In most countries, the empirical evidence in support of a bank lending channel is mixed.

In the United States, Kashyap and Stein (2000) find that small and illiquid banks are more responsive to monetary policy actions. Kishan and Opiela (2000) establish that small banks with low-capital base tend to contract their lending during monetary contractions by more than other banks. Ashcraft (2006) argues that though bank loans are special for small firms, they are not special enough to make the lending channel important for monetary transmission in the United States.

In the euro area, results vary across time and countries. In a case study, Favero, Gavazzi and Flabbi (1999) find no evidence for the bank lending channel following the tightening of monetary conditions in 1992 in France, Germany, Italy and Spain. Subsequent studies for the same countries, however, show that liquidity has a significant effect on loan supply, while capitalization and size don’t matter. Liquidity appears to be an important factor in determining the effects of monetary policy in most countries, except Finland and Portugal (Erhmann, et al., 2001). Bank size is found to make a difference in Greece (Brissimis, Kamberoglou, and Simigiannis, 2001) and the Netherlands and Spain (Pizzaro-Barcelo, 2004). In addition, loan supply of well-capitalized banks is less responsive to monetary policy shock in the Netherlands and Portugal (Erhmann, et al., 2001).

In emerging market countries, there is more support for the bank lending channel. Liquidity is found to insulate loan supply from interest rate shocks in the Baltic countries, though bank size and capitalization don’t appear to be important factors (Juks, 2004; Kohler, Hommel and Grote, 2005). Liquidity and capitalization matter in Poland (Havrylchyk and Jurzyk, 2003; Chmielewski, 2005) and Ukraine (Golodniuk, 2006). The same two variables are found to be significant in the Czech Republic, though not during all periods (Pruteanu, 2004). In Hungary and Chile, all characteristics play a role (Horvath, Kreko and Naszodi, 2005; Alfaro, Franken, Garcia and Jara, 2003).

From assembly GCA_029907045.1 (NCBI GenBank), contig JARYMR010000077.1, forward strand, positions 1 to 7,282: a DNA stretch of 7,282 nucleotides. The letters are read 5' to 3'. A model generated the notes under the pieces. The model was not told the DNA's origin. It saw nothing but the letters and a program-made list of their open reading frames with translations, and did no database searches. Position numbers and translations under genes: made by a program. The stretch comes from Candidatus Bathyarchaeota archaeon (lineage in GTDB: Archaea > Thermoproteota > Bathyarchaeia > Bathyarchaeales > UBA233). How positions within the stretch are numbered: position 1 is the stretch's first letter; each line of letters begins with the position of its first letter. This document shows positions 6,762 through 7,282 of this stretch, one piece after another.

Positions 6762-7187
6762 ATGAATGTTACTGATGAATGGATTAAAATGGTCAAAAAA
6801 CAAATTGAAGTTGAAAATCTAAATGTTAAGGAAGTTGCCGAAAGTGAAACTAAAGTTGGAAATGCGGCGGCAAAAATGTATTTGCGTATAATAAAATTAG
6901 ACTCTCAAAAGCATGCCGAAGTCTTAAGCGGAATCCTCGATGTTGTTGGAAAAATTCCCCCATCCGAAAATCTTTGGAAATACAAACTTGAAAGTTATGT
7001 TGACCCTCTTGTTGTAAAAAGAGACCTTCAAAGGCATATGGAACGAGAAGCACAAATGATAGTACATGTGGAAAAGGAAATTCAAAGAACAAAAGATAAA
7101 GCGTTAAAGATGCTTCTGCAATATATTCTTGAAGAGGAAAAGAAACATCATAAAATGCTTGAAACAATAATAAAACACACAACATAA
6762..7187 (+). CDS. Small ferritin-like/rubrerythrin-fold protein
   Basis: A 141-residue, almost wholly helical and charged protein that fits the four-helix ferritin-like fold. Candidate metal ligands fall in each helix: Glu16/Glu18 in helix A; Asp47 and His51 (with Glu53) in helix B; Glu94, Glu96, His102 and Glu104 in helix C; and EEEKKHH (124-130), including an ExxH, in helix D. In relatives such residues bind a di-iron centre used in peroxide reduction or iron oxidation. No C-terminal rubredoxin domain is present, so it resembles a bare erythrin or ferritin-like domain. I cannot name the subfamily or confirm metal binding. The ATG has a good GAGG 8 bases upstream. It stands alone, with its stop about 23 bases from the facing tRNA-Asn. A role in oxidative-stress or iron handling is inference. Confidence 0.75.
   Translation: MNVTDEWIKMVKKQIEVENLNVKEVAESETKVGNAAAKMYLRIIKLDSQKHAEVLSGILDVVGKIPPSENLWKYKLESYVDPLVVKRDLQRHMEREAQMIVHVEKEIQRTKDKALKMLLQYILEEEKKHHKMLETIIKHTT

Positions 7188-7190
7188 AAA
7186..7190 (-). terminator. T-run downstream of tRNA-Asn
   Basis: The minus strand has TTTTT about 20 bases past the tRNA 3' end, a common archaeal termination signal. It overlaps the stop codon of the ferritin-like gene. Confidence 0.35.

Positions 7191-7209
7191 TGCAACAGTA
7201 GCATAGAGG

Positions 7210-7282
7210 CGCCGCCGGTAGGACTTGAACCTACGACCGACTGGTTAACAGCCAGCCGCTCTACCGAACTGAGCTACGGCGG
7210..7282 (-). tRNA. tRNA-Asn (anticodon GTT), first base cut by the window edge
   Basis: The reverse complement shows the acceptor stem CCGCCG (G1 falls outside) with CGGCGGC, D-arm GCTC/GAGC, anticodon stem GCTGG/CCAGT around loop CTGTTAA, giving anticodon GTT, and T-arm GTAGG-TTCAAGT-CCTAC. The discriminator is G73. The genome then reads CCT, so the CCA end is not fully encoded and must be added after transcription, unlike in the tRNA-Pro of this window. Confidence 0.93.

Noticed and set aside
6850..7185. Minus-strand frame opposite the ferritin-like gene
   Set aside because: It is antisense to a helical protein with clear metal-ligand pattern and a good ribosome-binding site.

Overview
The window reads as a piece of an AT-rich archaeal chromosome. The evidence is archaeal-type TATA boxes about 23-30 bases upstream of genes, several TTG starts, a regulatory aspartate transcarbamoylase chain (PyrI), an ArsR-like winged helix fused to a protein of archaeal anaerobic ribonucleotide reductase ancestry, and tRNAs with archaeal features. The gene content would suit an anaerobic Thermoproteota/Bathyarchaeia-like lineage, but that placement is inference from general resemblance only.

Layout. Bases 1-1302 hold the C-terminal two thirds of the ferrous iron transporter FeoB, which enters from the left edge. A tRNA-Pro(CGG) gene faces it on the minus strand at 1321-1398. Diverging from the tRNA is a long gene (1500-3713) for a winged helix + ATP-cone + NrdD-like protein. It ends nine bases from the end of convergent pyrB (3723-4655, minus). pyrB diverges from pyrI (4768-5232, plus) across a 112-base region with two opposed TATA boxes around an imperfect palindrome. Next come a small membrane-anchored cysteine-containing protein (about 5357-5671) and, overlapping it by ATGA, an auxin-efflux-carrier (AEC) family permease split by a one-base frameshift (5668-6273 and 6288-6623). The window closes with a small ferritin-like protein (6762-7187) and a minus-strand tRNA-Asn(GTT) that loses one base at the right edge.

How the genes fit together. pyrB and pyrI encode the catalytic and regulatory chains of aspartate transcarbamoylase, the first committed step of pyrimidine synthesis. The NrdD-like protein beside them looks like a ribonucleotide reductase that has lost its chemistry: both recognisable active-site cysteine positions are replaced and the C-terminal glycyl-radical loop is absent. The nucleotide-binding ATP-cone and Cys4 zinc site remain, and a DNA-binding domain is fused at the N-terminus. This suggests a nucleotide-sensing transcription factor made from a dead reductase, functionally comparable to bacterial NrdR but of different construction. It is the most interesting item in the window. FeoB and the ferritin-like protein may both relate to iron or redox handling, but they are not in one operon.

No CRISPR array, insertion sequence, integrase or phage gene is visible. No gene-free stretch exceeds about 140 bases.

In Turkey, the empirical evidence on the bank lending channel is scarce. To our knowledge, existing studies cover the pre-crisis period only. Using annual bank-level data, Cavusoglu (2002) finds no evidence in support of a bank lending channel during the 1988—99 period. Based on a different empirical approach, however, Sengonul and Thorbecke (2005) establish that liquidity had an effect on bank supply during the 1997—99 period.

III. Methodology and Data

In a nutshell, our methodology involves exploiting the variation in loan supply across banks following the May—June turbulence. The retrenchment of investors’ risk appetite triggered a sell-off of emerging market assets. Though Turkey’s financial markets suffered disproportionately, it is reasonable to assume that the May-June turmoil was an exogenous event. In the aftermath of the turbulence, the CBT increased the policy interest rate by 425 basis points and started to actively withdraw liquidity from the system through deposit auctions. This contraction of monetary policy can be viewed as a large, exogenous and persistent shock. Under the assumption that the decline in loan demand was uniform across banks, the variation in banks’ responses is used to identify shifts in loan supply.

UF1

Policy and Market Rates (Percent)

Citation: IMF Working Papers 2007, 272; 10.5089/9781451868357.001.A001

Sources: Central Bank of Turkey; and Bloomberg.

A “difference-in-difference” approach is adopted to test whether a bank lending channel could be operational in Turkey. The more restrictive monetary policy is assumed to affect loan supply between June and September. Therefore, for each bank and loan type, the loan growth rate is computed as the percentage change from June (before the shock) to September (after the shock). To eliminate any bank-specific effects, the loan growth rate between March and June is subtracted from the June-September growth rate.3